by Christine Nathe, RDH, MS
Dental hygienists are enthusiastic about the science of dental hygiene, and, as a professional group, dental hygienists are motivated to use their skills and abilities to help find solutions to the oral health disparities in America today. Interestingly, if you take a look at the wide array of public health hygienists who have been spotlighted in this column since its debut, one word comes to mind: entrepreneurs!
Dental hygiene is still a very young, organized discipline. Although dentistry has most definitely embraced the model of the private practice dental hygienist, as evidenced by the number of hygienists employed in private practices, dental hygiene has not yet begun to realize the necessity of its science and practice in public health. Those hygienists who venture into public health seem to be self-starters, people extremely driven to improve the public’s health. Basically, entrepreneurs.
In the early days of dental hygiene, hygienists faced obstacles to establishing their role in the oral health community, including overcoming scarcely concealed opposition to their existence.1 In fact, because dental hygienists were basically unknown outside of Bridgeport, Conn., dental hygiene had to gain public confidence and acceptance.1 Further, in the third edition of Mouth Hygiene, the first college textbook of dental hygiene, the author states in the preface: “The actual results secured by dental hygienists in private and public service, particularly in the public schools, afford incontrovertible proof of the value of this type of preventive dentistry. Those who may still be skeptical are finding it difficult indeed to suggest any other means by which similar good results can be applied for large groups of people.”2
While working in a long-term-care facility in Connecticut, I had the honor of treating two of Dr. Fones’ and Irene Newman’s former patients, a brother and sister. The brother explained something quite profound to me. He told me that when his father started taking all seven of his children to Dr. Fones and paying to have his children’s teeth cleaned regularly, friends and neighbors thought he was a fool. They thought Dr. Fones had a pretty good scam going and believed he had been conned. Of course, his son (my patient) then went on to tell me that all of his brothers and sisters - with the exception of him and his sister, who were still living - had died with every single one of their teeth! And he felt very certain that his sister and he would have the same fate. What true entrepreneurs Dr. Fones and Irene Newman must have been.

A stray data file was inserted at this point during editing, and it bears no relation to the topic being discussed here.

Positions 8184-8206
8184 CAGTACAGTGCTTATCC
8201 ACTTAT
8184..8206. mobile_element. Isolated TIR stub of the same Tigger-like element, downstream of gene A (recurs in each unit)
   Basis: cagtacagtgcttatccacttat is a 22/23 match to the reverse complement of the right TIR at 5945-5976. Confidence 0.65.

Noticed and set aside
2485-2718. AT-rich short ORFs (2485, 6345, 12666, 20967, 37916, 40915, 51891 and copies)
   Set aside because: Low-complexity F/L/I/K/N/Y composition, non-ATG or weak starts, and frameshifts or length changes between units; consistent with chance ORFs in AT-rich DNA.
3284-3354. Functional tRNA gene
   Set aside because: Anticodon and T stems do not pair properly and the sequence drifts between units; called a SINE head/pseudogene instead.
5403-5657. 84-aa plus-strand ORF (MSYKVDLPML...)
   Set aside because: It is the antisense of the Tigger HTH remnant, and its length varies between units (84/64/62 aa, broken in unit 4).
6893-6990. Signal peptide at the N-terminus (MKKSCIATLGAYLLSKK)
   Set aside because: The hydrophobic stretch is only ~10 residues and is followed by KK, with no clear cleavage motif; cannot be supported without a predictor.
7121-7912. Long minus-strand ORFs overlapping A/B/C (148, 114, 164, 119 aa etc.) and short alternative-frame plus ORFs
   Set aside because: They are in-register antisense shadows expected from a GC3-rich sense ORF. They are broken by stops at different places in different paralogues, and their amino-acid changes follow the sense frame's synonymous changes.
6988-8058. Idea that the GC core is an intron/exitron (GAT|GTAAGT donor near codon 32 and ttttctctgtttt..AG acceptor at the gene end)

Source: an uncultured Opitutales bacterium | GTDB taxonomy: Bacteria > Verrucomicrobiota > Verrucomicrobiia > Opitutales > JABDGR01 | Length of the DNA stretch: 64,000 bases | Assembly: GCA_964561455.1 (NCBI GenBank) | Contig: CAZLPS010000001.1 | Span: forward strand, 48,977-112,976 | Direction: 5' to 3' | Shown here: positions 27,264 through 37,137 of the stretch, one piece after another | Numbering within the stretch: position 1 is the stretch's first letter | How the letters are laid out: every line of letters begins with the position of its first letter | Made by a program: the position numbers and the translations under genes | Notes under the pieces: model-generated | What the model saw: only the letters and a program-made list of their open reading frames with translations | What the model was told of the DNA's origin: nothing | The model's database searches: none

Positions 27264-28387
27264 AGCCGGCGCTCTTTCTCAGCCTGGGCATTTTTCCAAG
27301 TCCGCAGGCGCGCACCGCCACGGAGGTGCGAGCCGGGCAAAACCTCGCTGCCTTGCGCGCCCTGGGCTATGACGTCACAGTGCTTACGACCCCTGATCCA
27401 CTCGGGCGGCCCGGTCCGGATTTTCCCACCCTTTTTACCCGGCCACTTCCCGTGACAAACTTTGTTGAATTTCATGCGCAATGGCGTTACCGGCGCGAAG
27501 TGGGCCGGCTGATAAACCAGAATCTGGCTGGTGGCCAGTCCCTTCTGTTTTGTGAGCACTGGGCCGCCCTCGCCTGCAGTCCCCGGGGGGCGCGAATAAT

Quite a few years ago, while working at Fones School of Dental Hygiene, I came across some brochures from the early Connecticut Dental Hygienists’ Association annual sessions. I hurriedly opened them up, wondering what topics would be covered since the science was still so young. The sessions included executives from the industry, health-care agencies, schools, and insurance companies, all there to discuss career options for dental hygienists and payment for dental hygiene services. Those dental hygienists back then were entrepreneurs!
I think the public health dental hygienists highlighted in this column carry on the entrepreneurial spirit of these early dental hygienists. We must continue striving to open doors by figuring out ways in which all of the public, regardless of income, race, age, or health-care needs, can receive adequate dental hygiene care.
1 Motley WE. History of the American Dental Hygienists’ Association 1923-1982. Chicago: American Dental Hygienists’ Association, 1983.
2 Fones AC. Mouth hygiene. 3rd Edition. Philadelphia: Lea and Febiger, 1927.
About the Author
Christine Nathe, RDH, MS, is a professor and graduate program director at the University of New Mexico, Division of Dental Hygiene, in Albuquerque, N.M. She is also the author of “Dental Public Health,” (www.prenhall.com/nathe), which is in its second edition with Prentice Hall. She can be reached at [email protected] or (505) 272-8147.